Assume, instead, that productivity growth will be 1 per cent this year and stays there. Potential output in 2020 would be 4 per cent lower than the OBR now assumes. That would leave the chancellor not with his planned surplus, but a big fiscal deficit. Thereafter, the gap between output with productivity growth at 2 per cent and output with productivity growth at 1 pe r cent would rise further: by 2030, potential output would be 13 per cent lower than a continuation of the OBR’s latest productivity growth assumption would imply.

Evidently, we need to understand why productivity growth has been so weak. The OBR concludes that productivity growth has been lower in most industries since 2008, with the most pronounced falls in financial services and supply of gas and electricity. On balance, then, the decline in productivity growth has been across the board.

One explanation might be the impact of the financial crisis on credit. But, as the financial sector heals, this is less persuasive. Another explanation must be the post-crisis collapse in business investment, to a low of 8.1 per cent of gross domestic product, in real terms, in the fourth quarter of 2009. But this has since recovered. It would be good if business investment were still higher. But it is hard to believe that low investment continues to explain the persistent productivity disappointments. Again, GDP might be mismeasured. But it is difficult to understand why such mismeasurement suddenly jumped after 2008. Maybe growth of GDP and productivity is higher than measured. But that should also have been true before 2008.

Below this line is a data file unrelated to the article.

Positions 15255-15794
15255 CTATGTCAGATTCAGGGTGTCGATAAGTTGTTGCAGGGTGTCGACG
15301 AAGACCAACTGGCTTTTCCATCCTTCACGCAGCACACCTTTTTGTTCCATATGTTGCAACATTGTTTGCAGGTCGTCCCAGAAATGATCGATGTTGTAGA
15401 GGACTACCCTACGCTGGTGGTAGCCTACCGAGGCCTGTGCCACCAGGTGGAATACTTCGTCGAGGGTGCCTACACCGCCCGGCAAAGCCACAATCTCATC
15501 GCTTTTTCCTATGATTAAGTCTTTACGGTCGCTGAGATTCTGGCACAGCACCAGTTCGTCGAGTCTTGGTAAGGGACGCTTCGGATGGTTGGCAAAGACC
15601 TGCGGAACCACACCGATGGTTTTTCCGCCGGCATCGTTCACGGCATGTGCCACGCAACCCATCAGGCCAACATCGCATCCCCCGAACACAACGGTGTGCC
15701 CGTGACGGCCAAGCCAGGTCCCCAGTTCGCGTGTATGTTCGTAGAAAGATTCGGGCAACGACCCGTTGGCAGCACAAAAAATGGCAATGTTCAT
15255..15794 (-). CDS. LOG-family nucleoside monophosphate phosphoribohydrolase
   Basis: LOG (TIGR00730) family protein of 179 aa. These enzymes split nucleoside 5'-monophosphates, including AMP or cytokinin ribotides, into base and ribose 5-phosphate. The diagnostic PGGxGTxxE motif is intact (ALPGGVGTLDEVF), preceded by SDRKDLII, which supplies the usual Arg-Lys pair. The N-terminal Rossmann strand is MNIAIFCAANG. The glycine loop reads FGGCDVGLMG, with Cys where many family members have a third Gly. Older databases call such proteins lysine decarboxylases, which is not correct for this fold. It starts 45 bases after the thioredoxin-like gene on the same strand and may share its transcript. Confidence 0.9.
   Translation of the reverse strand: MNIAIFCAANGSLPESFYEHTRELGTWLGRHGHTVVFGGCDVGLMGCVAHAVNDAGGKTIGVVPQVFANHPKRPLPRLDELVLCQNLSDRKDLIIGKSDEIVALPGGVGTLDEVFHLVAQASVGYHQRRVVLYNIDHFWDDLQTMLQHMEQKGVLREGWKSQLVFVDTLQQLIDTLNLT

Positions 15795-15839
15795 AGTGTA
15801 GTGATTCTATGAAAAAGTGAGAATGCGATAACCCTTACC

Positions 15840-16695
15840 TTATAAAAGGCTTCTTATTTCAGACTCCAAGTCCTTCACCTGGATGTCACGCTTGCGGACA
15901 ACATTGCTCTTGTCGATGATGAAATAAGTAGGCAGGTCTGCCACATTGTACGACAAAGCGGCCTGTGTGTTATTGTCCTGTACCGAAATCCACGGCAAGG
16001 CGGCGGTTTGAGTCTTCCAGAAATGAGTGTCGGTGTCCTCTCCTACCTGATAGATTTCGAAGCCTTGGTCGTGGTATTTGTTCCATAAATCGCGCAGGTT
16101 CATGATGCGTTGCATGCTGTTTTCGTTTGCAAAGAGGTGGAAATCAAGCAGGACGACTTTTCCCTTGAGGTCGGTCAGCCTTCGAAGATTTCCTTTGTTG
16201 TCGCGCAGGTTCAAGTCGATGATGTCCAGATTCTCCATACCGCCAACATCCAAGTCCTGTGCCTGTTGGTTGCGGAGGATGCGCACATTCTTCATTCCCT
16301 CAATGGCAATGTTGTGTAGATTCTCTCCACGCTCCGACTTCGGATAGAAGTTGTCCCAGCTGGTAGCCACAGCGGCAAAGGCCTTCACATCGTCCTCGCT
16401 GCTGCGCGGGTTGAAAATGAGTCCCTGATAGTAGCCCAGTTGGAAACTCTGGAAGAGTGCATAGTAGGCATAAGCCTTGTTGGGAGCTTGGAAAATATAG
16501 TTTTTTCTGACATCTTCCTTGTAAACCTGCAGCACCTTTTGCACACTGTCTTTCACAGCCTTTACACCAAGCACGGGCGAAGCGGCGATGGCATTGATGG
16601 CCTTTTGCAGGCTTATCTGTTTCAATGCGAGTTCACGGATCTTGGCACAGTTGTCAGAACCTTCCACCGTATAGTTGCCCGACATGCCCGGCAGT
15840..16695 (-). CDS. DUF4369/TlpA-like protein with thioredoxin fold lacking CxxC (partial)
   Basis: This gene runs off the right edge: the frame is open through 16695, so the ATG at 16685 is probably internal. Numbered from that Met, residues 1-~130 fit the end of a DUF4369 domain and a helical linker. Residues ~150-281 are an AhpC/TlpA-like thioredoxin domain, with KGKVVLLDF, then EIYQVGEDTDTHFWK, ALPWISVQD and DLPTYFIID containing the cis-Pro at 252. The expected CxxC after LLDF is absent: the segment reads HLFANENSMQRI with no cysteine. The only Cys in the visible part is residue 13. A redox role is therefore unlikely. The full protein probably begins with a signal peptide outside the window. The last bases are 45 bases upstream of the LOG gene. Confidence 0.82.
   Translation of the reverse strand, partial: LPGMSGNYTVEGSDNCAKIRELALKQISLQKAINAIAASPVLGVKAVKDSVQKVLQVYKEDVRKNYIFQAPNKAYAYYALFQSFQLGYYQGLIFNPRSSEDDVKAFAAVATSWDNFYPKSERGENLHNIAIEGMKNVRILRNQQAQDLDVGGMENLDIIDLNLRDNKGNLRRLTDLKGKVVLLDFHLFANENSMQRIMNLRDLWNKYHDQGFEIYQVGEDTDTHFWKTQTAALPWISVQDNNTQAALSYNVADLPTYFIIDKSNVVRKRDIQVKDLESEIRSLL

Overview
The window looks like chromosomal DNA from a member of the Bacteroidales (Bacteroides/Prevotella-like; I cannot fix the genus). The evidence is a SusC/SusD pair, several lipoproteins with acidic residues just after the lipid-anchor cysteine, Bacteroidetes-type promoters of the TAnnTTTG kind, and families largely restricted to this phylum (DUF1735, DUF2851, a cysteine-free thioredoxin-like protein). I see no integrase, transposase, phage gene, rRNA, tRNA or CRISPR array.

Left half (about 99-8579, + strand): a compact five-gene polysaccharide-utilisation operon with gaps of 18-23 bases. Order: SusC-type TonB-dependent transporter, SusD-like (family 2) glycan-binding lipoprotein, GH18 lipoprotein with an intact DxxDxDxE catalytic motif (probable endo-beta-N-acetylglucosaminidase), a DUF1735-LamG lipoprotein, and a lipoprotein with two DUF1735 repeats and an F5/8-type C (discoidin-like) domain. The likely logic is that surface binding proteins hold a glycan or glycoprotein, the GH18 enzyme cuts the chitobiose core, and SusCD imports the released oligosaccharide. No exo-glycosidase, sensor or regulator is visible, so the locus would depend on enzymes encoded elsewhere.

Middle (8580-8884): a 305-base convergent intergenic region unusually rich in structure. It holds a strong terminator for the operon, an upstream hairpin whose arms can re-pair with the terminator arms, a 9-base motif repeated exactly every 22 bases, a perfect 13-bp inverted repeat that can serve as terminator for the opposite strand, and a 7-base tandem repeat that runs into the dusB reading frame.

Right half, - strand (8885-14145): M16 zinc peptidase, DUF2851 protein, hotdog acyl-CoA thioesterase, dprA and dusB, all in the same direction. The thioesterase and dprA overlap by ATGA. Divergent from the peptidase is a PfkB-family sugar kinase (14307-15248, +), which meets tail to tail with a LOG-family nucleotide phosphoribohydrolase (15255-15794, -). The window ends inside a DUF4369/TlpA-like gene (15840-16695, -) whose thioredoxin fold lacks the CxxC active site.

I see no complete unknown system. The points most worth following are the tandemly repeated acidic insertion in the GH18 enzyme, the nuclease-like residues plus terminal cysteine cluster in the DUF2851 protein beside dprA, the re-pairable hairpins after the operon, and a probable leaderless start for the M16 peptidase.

Given the huge uncertainty, the OBR has made only a modest step in the direction of assuming the reduction in productivity growth is permanent. It could easily still be far too optimistic.

So how should policymakers respond to these unpleasant uncertainties?

The first shift should be towards policies likely to raise productivity growth. An essential element in such a shift must be towards higher public and private investment. The government should invest more. It should also be looking at changes in the system of taxation that would encourage investment.